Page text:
Publication: Price Structures, Cross-Subsidies, and Competition in Infrastructure

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Governments often regulate not only the overall level of prices charged by infrastructure firms but also the relationship between prices for different services or customers. Prices can differ among different types of customers, even when no customers can be said to be subsidizing another, for example, when one asset is used to supply a service to two or more groups of customers. One of the hurdles that governments must overcome in introducing competition in infrastructure is dealing with the social and political implications of changing price structures, or rate rebalancing. Generally, competition should reduce overall costs in the sector, lessening the need to compensate groups hurt by price increases resulting from rate rebalancing. But if the efficiency gains are not enough to offset the price increases for some groups and the government is worried about the political and social costs of rate balancing, it has three basic options: 1) preserving the old price structure; 2) funding price subsidies from general tax revenue rather than from transfers within the firm or industry; and 3) relying on social safety nets rather than price subsidies. Whichever option a government chooses should stand up against the following four tests: 1) Do subsidies reach the people the government most wants to support? 2) are the costs clear and measurable? 3) Are the administrative costs as low as possible? 4) Is the revenue raised from the source that entails the least cost to the economy? This Note looks at the three options in practice and reviews how they measure up against the four criteria. It concludes that governments should eliminate price subsidies if politically feasible. But even if they cannot, they can still reap the benefits of competition.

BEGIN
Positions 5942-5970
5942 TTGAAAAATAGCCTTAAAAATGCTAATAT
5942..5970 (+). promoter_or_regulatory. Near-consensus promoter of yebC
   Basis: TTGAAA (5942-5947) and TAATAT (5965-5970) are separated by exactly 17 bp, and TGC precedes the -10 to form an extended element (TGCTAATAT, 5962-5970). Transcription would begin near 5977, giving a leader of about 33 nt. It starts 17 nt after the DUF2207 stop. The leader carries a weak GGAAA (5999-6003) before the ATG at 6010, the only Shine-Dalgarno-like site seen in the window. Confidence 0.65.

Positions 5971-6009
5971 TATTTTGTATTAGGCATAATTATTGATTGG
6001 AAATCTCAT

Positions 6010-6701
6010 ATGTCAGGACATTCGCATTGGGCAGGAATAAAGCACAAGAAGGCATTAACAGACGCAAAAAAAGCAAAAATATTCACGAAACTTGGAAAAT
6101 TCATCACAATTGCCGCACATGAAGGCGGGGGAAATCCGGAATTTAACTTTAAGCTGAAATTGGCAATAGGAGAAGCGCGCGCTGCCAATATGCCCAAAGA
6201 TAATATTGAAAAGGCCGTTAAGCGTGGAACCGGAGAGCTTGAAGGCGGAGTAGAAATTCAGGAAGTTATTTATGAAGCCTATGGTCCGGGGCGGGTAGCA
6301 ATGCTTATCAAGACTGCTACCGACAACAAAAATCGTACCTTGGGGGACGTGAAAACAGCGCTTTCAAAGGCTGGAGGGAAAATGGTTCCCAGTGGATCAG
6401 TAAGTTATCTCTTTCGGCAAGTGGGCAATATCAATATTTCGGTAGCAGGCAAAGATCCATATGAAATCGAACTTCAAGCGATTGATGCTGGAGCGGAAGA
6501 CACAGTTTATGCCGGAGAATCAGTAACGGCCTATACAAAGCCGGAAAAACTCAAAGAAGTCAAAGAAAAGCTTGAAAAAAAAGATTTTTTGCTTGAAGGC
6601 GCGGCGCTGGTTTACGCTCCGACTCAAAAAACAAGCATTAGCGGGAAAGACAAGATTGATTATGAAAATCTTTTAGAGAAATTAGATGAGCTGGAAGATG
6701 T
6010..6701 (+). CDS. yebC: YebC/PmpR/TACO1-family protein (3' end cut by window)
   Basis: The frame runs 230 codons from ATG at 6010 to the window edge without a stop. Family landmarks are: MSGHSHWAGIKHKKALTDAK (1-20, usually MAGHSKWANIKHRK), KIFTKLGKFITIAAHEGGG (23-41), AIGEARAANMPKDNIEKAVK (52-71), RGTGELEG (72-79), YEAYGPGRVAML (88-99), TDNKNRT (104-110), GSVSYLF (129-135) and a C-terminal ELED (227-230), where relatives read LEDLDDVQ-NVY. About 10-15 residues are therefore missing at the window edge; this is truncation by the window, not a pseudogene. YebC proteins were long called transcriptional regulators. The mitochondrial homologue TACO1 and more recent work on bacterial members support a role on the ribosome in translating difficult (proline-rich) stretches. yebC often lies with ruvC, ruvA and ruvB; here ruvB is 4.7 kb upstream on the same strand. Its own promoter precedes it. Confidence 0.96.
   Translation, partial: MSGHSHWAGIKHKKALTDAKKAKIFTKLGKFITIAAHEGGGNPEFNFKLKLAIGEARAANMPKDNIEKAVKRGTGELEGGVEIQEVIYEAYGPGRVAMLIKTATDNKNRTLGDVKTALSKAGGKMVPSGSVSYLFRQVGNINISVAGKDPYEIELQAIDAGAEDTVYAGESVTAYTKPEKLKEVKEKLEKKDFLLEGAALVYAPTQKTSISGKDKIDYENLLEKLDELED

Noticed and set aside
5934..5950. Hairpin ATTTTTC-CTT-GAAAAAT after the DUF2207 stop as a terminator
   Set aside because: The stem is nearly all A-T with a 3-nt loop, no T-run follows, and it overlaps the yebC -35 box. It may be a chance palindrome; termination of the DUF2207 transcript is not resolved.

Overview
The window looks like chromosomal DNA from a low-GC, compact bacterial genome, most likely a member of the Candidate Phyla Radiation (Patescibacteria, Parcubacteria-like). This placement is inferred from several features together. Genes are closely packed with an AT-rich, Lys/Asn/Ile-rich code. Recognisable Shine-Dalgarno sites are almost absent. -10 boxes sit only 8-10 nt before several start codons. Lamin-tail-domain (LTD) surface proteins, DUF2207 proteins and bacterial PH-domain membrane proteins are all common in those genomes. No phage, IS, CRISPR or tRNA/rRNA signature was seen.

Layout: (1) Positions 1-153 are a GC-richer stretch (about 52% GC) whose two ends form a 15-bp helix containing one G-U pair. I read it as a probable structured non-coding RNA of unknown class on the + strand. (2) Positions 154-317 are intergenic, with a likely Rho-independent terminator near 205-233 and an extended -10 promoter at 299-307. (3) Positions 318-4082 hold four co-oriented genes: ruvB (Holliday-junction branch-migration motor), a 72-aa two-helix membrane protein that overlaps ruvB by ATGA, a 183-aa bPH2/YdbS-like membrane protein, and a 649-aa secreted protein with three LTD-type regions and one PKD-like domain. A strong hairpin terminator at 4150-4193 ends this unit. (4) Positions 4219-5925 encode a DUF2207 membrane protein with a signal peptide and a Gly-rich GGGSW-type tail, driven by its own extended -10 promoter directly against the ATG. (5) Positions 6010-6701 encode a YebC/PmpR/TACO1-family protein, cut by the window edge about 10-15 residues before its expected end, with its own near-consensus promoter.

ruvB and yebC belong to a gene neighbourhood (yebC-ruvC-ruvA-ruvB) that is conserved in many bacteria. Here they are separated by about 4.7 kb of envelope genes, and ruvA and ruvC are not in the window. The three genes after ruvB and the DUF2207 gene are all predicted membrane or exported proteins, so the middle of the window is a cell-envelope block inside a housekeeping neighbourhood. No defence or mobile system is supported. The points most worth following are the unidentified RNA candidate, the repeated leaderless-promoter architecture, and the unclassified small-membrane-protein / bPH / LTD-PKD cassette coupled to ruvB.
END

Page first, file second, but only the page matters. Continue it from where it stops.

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Irwin, Timothy. 1997. Price Structures, Cross-Subsidies, and Competition in Infrastructure. Viewpoint: Public Policy for the Private Sector; Note No. 107. © World Bank, Washington, DC. License: CC BY 3.0 IGO.
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